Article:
MITCHELL: So what does that mean –
NETANYAHU: We don’t want it to happen again. And I think the administration has said time and time again that the only way to achieve peace is a negotiated solution. You can’t impose peace. And in any case, if you want to get peace, you’ve got to get the Palestinian leadership to abandon their pact with Hamas and engage in genuine negotiations with Israel for an achievable peace.
We also have to make sure that we don’t have ISIS coming into that territory. It’s only two dozen from our borders, thousands of miles away from yours.
So we need the conditions of recognition of a Jewish state and real security in order to have a realistic two-state solution. And I was talking about what is achievable and what is not achievable. To make it achievable, then you have to have real negotiations with people who are committed to peace. We are. It’s time that we saw the pressure on the Palestinians to show that they are committed too.
MITCHELL: Words have meaning. Tom Friedman wrote today, “They must have been doing high-fives in Tehran when they saw how low Bibi sank to win. What better way to isolate Israel globally and deflect attention from Iran’s behavior?”
Joe Klein in “Time” magazine quoted bigotry. Jeffrey Goldberg said that it would be calamitous, the way you talked about Arab voters and the way you talked about not going for a Palestinian state.
NETANYAHU: Well, I explained on the Palestinian state what it is we need. We need a demilitarized state that recognizes a Jewish state.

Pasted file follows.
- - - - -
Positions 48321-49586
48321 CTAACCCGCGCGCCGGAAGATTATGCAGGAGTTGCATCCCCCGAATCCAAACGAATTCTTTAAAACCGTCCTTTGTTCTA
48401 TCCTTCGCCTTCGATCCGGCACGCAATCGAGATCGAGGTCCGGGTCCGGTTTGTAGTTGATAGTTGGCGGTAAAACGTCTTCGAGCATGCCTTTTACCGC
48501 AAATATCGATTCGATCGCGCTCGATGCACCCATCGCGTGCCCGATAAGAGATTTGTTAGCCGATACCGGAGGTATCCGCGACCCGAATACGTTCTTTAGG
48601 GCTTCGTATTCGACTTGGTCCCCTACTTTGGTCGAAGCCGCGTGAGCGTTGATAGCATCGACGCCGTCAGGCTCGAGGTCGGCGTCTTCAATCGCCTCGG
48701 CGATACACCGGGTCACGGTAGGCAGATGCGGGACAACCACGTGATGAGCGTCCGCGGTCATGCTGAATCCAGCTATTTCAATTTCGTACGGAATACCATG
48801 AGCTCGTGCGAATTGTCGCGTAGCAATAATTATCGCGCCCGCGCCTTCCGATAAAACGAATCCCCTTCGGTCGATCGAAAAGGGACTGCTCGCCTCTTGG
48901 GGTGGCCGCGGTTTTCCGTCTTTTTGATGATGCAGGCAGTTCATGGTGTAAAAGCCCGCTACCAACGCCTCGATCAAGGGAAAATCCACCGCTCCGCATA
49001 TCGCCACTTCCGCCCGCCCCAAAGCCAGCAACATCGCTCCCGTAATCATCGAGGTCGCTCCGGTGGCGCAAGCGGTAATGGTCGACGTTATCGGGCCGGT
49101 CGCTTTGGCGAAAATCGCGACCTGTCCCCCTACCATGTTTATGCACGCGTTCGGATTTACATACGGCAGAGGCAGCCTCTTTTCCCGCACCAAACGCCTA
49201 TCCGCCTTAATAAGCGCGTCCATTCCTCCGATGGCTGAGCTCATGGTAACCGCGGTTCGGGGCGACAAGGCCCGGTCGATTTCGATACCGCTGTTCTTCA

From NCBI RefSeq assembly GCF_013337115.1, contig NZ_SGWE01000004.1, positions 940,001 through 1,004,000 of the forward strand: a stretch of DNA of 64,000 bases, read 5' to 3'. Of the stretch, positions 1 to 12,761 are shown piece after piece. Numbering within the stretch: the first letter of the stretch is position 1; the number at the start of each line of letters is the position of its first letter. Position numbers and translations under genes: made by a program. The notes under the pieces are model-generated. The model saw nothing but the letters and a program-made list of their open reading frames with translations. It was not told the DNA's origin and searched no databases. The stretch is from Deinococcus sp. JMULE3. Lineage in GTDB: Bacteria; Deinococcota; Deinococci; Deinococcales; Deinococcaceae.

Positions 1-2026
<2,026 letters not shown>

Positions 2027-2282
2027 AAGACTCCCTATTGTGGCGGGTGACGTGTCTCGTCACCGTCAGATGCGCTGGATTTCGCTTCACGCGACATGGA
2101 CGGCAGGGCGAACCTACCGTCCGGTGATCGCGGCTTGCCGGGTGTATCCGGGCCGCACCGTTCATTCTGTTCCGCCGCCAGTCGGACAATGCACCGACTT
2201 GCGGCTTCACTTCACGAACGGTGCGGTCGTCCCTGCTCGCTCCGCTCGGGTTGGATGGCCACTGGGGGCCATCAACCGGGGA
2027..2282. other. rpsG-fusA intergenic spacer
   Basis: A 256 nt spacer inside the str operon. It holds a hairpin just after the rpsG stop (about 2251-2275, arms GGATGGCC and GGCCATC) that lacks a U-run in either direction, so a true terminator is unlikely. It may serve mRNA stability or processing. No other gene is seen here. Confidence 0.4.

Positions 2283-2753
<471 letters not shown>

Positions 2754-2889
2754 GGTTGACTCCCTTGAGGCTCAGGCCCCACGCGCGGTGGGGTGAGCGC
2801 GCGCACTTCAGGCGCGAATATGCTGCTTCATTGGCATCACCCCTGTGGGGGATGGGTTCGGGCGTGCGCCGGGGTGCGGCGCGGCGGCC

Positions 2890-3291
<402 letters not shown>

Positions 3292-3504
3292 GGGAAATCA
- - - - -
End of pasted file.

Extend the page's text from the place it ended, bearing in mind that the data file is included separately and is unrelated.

MITCHELL: Can — telling your supporters –
NETANYAHU: But an Arab vote is, I think, it’s very, very important. First of all, I’m very proud to be the prime minister of all of Israel’s citizens, Arabs and Jews alike.
MITCHELL: That’s not the way it sounded on election day.
NETANYAHU: Well, if you hear what I said, you might reconsider what you just said and what you quoted. I’m very proud of the fact that Israel is the one country in a very broad radius that — in which Arabs have free and fair elections. That’s sacrosanct. That will never change.
I met a few days ago with the Arab supporters, many Arab supporters of Likud. I met them in the north of the country and I said, look, I’m concerned with a massive foreign-funded effort, massive foreign money —
MITCHELL: Which foreign money? U.S. money?
NETANYAHU: Big NGOs that are coming in here with foreign money and it’s all over the place.
MITCHELL: You said tens of millions of dollars.
NETANYAHU: Well, definitely millions and I said it looks like maybe tens of millions of dollars that are coming in –
MITCHELL: From America?